Taylor: County double charging Winnsboro for waste disposal

Town Lays Groundwork for Possible Legal Action

WINNSBORO – Several things don’t smell right with a roughly $60,000 solid waste disposal bill that the Town of Winnsboro said it recently received from Fairfield County, according to town officials.

Town Administrator Jason Taylor says the bill represents a double charge for a service municipal residents already pay via county property taxes – the right to dispose city-generated waste into the county landfill.

Until now, the only extra charge town residents pay is a nominal fee to Winnsboro to recoup costs of transportation to the landfill.

Taylor said the town actually loses money on the transportation fee. He said Fairfield County’s solid waste surcharge unfairly targets town residents while exempting county residents.

“Outside the power plant, our citizens collectively pay more property taxes than anyone in the county,” he said.

Taylor noted that DHEC grant money further subsidizes Fairfield County solid waste operation costs, which he said makes its surcharge all the more egregious.

“That’s triple dipping essentially. We think this charge is invalid and inappropriate,” Taylor said.

In response, the town recently adopted a scathing resolution that protests the fee and lays the groundwork for possible legal action.

“The content of this particular resolution is important,” Taylor said. “We’ve crafted it in anticipation of potential legal action that may have to occur.”

Fairfield County Administrator Malik Whitaker could not be reached for comment.

The solid waste surcharge quietly found its way into the county’s 2022 budget last spring.

The Winnsboro resolution says the county failed to give town officials an opportunity to participate in creating the fee, which violates state’s Solid Waste Policy and Management Act.

It also says the county has failed to contract solid waste services with the town. Further, the county is engaging in double taxation of town residents, according to the resolution.

“[T]he Town vehemently protests the implementation of a solid waste disposal fee as imposed by the Fairfield County Council,” the resolution states.

A source familiar with the surcharge said County Council Chairman Moses Bell discussed the billing issue during executive session of the Feb. 14 council meeting. Bell also directed Whitaker and county attorney Charles Boykin to craft a letter demanding payment and threatening to cut off the town’s landfill access if Winnsboro leaders fail to pay, the source said.

Bell couldn’t be reached for comment.

On Tuesday, Bell answered when The Voice telephoned him but the call immediately disconnected when the reporter identified himself.

Taylor said he hadn’t received any demand letters as of Tuesday. He did say he’s discussed the surcharge controversy with Whitaker, but declined to delve into specifics.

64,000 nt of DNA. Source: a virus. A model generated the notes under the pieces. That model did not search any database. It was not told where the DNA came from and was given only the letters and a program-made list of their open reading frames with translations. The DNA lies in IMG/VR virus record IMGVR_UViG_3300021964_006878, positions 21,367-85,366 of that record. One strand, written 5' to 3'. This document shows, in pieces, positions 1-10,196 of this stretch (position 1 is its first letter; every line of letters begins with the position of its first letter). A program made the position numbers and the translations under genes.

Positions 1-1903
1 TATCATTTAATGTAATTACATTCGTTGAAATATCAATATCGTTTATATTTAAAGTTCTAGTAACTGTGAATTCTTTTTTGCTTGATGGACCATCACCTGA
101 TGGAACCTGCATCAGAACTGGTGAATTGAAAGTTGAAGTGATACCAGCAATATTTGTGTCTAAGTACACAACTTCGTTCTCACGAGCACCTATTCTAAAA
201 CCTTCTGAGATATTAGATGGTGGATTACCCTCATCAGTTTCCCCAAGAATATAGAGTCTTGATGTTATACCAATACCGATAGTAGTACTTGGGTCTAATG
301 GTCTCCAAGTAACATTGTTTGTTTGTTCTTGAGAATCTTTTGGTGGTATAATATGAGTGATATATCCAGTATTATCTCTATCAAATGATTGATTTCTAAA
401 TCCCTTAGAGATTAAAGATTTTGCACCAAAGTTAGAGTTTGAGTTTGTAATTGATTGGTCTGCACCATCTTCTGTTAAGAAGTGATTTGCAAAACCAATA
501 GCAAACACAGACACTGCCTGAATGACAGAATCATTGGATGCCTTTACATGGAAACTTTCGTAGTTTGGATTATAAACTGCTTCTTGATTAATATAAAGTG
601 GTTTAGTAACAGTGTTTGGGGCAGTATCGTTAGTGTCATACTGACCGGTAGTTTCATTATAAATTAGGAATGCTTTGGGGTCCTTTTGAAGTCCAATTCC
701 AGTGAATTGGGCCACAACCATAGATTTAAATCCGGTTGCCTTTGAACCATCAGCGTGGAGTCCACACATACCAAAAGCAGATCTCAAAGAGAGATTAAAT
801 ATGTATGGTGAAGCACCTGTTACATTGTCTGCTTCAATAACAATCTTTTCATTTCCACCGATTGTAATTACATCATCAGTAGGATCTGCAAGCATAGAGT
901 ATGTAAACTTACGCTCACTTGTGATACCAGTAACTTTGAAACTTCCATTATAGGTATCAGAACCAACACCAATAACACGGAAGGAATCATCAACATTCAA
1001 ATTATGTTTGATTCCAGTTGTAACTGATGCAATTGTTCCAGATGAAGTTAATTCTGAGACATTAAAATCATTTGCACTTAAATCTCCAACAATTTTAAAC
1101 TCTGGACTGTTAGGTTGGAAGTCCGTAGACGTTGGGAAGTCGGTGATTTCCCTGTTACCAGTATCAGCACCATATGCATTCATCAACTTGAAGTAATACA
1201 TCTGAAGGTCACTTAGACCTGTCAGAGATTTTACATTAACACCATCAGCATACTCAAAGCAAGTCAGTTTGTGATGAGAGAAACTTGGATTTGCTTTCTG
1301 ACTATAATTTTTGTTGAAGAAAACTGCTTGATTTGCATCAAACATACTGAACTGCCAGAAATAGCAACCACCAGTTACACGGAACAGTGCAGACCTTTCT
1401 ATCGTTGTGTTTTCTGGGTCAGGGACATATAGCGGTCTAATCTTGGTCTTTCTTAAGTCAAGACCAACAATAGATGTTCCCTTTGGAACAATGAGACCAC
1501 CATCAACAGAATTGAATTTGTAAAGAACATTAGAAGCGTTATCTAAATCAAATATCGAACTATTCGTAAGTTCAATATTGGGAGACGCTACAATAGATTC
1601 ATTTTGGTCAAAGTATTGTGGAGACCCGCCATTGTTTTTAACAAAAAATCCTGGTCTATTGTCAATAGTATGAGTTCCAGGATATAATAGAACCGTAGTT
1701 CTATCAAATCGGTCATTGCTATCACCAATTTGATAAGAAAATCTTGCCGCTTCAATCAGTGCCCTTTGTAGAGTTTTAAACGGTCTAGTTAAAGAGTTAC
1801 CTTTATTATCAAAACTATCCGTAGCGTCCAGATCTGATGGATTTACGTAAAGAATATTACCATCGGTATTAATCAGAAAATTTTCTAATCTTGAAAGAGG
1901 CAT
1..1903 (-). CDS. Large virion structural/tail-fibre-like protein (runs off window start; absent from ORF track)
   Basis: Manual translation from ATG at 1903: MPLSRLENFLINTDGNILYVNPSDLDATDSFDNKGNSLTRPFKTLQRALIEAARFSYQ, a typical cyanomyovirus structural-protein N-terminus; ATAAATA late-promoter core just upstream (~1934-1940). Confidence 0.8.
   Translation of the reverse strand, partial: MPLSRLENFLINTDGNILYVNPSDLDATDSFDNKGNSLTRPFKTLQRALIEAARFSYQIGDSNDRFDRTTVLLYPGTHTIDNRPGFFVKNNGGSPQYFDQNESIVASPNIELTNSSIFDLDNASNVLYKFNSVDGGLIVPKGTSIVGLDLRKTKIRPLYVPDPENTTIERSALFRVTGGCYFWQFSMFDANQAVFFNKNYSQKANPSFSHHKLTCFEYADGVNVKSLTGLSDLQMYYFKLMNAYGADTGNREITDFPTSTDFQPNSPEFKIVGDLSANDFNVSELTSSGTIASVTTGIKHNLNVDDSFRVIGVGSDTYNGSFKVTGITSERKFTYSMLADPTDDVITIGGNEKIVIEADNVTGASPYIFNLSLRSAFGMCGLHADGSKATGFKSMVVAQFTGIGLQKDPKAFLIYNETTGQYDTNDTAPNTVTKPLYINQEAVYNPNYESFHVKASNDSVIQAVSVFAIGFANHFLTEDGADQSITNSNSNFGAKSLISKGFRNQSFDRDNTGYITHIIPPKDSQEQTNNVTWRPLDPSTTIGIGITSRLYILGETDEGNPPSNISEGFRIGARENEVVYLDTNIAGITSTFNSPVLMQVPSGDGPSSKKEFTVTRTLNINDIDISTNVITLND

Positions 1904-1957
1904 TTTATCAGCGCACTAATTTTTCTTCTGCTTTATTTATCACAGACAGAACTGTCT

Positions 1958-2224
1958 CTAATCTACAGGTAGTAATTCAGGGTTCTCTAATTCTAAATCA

“It was a productive conversation where we both stated our arguments,” Taylor said.

Directing county officials during executive session to write a demand letter and send it to the town likely violated provisions of the S.C. Freedom of Information Act, according to a media law expert.

At the Feb. 14 meeting, the only vote Fairfield County Council members cast after exiting executive session involved the expenditure of federal stimulus money, according to a video posted on the county’s official YouTube channel.

“No action was taken in executive session,” Bell stated in the recording.

However, directing county leaders in executive session to author a demand letter violates FOIA in at least two ways, said Jay Bender, an attorney with the S.C. Press Association, of which The Voice is a member.

Committing to a course of action in executive session – whether directly or via straw poll – violates FOIA. The directive to pen a demand letter also should’ve received a public vote, Bender said.

“It doesn’t matter if you call it a straw poll or you call it scratching your nose, if you’re committing to a course of action, that’s illegal,” he said. “I think the Town of Winnsboro has a claim and citizens have a claim against that process.”


  1. Karen Tripp says

    Where can I find out more information on this? I was extremely disappointed with how much it cost me to live in Fairfield County, when I decided to move back home several+ years ago. I was finally forced to sell my home due to the high cost, especially my monthly utilities (I lived in the town limits) and the property taxes and all the other taxes that were imposed upon me. I was appalled every month when I received my bill from The Town of Winnsboro. I have not forgotten what a disappointment the whole experience was.

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